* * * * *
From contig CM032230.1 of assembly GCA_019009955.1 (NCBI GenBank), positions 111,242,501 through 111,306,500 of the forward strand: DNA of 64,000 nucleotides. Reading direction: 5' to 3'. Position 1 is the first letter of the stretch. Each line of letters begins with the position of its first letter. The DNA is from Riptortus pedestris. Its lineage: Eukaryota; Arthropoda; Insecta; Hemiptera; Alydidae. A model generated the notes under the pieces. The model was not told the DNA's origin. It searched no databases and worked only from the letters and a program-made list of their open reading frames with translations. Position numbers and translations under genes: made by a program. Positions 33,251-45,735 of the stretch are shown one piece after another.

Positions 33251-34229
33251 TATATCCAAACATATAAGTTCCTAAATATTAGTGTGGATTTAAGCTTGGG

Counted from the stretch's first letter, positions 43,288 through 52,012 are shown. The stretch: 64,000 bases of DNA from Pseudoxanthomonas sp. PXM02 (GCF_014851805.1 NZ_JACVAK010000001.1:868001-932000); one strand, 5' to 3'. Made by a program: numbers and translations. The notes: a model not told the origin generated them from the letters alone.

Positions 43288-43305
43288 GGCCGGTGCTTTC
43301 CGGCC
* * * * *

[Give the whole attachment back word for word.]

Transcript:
From contig CM032230.1 of assembly GCA_019009955.1 (NCBI GenBank), positions 111,242,501 through 111,306,500 of the forward strand: DNA of 64,000 nucleotides. Reading direction: 5' to 3'. Position 1 is the first letter of the stretch. Each line of letters begins with the position of its first letter. The DNA is from Riptortus pedestris. Its lineage: Eukaryota; Arthropoda; Insecta; Hemiptera; Alydidae. A model generated the notes under the pieces. The model was not told the DNA's origin. It searched no databases and worked only from the letters and a program-made list of their open reading frames with translations. Position numbers and translations under genes: made by a program. Positions 33,251-45,735 of the stretch are shown one piece after another.

Positions 33251-34229
33251 TATATCCAAACATATAAGTTCCTAAATATTAGTGTGGATTTAAGCTTGGG

Counted from the stretch's first letter, positions 43,288 through 52,012 are shown. The stretch: 64,000 bases of DNA from Pseudoxanthomonas sp. PXM02 (GCF_014851805.1 NZ_JACVAK010000001.1:868001-932000); one strand, 5' to 3'. Made by a program: numbers and translations. The notes: a model not told the origin generated them from the letters alone.

Positions 43288-43305
43288 GGCCGGTGCTTTC
43301 CGGCC